How does one describe the “kebab”? Meat meets spice; the combination is oiled and the result is no less than a happily ever after union!
Ours is an ethnic region that boasts a wide variety of delicious kebabs. The diverse culinary wonders whipped up with meat mince by Pakistani chefs, particularly the seasoned, experienced ones at Karachi’s dated kebab houses, are proof of the timeless quality of this dish that is a vintage, popular part of our subcontinent’s cuisine.
Whether the meat is chicken, mutton or beef, in the form of mince or coarsely chopped chunks called boti’s, barbecued kebabs of various kinds remain a persistently pursued prize for young and old Karachiites alike!
Bustling Burns Road – Kebab Fry
When beef mince is fried in pure, desi butter, however, you get the meaty wonder called “kebab fry” that is popularly sought since decades at Waheed Kebab house on burns road.
Hungry and loyal Karachiites of all ages determinedly flock to this eatery, deflecting erratic traffic and stubbornly indifferent pedestrians, braving smog-ridden crossings and bumpy side dirt roads, to achieve the monumental task of finding a parking spot, and then hopping across overflowing sewage, open air food vendors and strewn trash to get to the threshold of the always hustling, busting Waheed.
“Our restaurant has been in business since 50 years,” says the proud owner, “The offspring of those of our diners who have been coming in since decades now form our clientele.”When asked which dish on the menu was most frequently ordered, he promptly replied, “kebab fry,” just as his son piped, “Kebab fry,” just as his son piped in, “And also Gola Kebab!”
The restaurant turnover is high as families keep coming in with gusto, ordering most of the variety of kebabs on offer. A dining table without fry kebabs is a rare occurrence at Waheed. However, if you expect these fry kebabs to look like neatly shaped mince patties fried on a skillet, you are in for a surprise.
A traditional stainless steel quarter plate laden with hot, mildly spiced finely shredded beef mince floating in butter is placed before the diner, along with some green chutney and chopped red onions, who then tucks into it with a piece of hot off the burner chapatti or crisp yet succulent puri paratha.
The fry kebabs are marinated with just the right amount of spices, and tenderized to perfection. Before you know it, you’ve wiped it all off without feeling an ounce of heaviness or heartburn! The waiters are always on hand to cater to the demands of the hungry customers, be it a soft drink, more paratha’s or another plate of kebabs.
When the tantalized taste-buds are more than palatably satiated, the stomach is filled without taxing the wallet, and the hospitality received during dinner is no-frills, humble and sincere, it is no surprise that a restaurant with a modest ambience that provides newspaper squares as napkins and lacks central air-conditioning, can still attract eager diners across all social classes and from every corner of our gargantuan cosmopolitan city.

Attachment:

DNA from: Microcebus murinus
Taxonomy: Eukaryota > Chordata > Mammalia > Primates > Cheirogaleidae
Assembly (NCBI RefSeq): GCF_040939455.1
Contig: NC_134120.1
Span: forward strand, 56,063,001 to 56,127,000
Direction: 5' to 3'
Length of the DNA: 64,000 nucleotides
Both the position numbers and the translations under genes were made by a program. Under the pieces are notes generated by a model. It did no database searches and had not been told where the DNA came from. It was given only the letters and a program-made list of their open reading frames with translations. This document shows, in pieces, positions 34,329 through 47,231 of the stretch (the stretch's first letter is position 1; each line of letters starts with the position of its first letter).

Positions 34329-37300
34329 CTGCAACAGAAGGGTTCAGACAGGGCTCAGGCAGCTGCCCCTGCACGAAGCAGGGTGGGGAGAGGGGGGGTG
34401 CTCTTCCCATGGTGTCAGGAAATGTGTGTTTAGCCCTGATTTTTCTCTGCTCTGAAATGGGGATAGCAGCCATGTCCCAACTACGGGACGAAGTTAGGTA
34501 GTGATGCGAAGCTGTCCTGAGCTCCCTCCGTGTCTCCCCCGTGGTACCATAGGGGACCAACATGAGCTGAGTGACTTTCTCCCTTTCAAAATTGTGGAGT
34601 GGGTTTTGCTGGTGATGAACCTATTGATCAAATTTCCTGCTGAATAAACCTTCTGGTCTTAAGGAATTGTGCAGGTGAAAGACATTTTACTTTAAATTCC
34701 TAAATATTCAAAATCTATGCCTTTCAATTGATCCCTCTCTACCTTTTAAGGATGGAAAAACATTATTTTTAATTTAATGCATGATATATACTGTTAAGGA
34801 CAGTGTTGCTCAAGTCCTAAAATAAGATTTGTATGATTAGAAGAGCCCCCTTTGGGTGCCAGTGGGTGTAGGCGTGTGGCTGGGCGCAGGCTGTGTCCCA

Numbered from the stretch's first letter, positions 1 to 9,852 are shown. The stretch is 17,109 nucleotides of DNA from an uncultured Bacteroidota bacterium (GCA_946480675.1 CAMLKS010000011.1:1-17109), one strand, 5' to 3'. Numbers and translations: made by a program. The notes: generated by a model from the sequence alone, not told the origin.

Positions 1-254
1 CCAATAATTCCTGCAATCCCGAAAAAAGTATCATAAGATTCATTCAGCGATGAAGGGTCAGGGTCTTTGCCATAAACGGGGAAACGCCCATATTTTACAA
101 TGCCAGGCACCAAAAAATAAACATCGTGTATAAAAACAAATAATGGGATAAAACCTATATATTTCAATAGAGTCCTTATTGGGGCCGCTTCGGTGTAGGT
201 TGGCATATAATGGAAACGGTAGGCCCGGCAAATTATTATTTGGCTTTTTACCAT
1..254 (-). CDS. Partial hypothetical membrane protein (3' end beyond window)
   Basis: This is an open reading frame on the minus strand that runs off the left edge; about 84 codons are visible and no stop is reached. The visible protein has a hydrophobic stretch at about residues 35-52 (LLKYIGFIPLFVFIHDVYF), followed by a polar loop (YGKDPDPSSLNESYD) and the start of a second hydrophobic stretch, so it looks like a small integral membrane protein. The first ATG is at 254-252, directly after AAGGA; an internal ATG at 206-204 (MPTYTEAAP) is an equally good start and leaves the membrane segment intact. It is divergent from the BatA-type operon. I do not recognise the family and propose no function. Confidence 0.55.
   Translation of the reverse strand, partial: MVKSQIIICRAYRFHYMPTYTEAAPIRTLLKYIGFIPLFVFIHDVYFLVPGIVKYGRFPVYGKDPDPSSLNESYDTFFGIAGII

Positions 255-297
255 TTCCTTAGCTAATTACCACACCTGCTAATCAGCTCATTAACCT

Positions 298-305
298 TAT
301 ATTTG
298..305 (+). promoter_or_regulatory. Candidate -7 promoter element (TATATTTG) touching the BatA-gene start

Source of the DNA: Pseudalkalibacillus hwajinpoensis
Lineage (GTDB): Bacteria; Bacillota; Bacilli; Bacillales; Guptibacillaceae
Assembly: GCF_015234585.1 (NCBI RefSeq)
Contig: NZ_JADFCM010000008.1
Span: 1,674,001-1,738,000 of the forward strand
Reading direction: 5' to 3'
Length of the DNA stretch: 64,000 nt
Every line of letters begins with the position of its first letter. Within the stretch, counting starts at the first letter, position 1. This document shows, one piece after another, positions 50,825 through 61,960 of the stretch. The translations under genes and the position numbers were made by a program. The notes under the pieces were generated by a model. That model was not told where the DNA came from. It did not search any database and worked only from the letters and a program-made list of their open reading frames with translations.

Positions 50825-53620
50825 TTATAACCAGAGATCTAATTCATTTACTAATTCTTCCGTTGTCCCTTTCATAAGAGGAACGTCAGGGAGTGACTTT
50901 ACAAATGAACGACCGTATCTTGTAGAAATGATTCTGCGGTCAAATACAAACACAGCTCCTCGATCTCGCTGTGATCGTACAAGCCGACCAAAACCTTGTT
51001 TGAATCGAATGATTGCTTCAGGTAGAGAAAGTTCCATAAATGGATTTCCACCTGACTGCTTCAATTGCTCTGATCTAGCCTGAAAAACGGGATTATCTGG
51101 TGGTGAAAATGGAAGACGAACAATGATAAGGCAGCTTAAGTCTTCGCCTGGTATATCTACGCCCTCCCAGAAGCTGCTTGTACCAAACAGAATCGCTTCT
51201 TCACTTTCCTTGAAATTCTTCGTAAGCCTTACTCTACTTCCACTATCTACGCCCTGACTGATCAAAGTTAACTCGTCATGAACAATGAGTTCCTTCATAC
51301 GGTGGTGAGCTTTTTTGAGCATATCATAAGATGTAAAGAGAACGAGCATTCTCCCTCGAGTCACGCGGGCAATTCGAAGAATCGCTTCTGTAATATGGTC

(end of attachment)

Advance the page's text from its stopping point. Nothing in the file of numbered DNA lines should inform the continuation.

For the Iranian Touch – Chelo Kebabs
Karachiites would perhaps not be too familiar with what Iranian “Chelo” kebabs were, if it wasn’t for the dated, quaint café chullu subhani located on main sadder road. This café has been in business for years, and has perhaps changed little in physical appearance in the time it has been eatering to the palates of foreigners and locals alike.
The special thing about the menu of café subhani is its variety of Iranian food, namely, “chullu kebabs”. Chullu kebabs are served as tender and barbecued, skewered chicken or beef on a bed of steaming basmati butter rice along with a couple of grilled tomatoes. At café subhani, chullu mutton gravy and chullu fried fish is also available as accompaniments to the rice and tomato duo.
Before serving a small, open packet of butter is upturned atop the rice, most of which ends up melting into it by the time the platter reaches the diners’ table. The rice is flanked on one side by two mushy soft, grilled tomatoes and on the other side, by the chullu meat the customer has chosen to order. The price of this platter ranges between Rs 250 and Rs 350 and it usually suffices two adults.
“What I love at chullu is the taste of the steamed rice drenched in butter. And the skewered kebabs with those grilled tomatoes taste just awesome!” says Irfan, an Islamic Banking executive, who has by now become a regular at Chullu Subhani. “I like the fried fish and chips at Chullu!” pipes in his 6 year old daughter excitedly.
Lunch boxes can be availed at the restaurant’s downstairs counter throughout the day during business hours, as customers flock in not just to dine but also to take packed food away, especially for employees working in nearby offices.
Café Chullu Subhani offers other, regular Pakistani food items besides Iranian chullu kebabs as well, such as qorma, biryani, palak, afghani pulao, handi and karhai available with prawn, chicken or mutton as the meat component. This scribe has had their spicy daal and prawn masala with fluffy naans, and found nothing to complain about.
What’s more, after you’re done dining at Café Chullu Subhani, you can just walk outside, a bit down the road, straight into the famous “Iceberg” ice cream parlor and devour a cup of their cheaper than nothing, one of a kind cadbury or Sicilian ice cream. The perfect culmination to the perfectly unique meal!
While a diverse range of kebabs can be devoured all over the ‘City of Lights’ from gola kebabs, seekh kebabs, dhaga kebabs, bihari kebabs it is the vintage eateries tucked away in obscure locations of the cosmopolitan port since decades that undoubtedly offer the most unique and satisfying carnivorous experience for culinary enthusiasts! Bon appétit!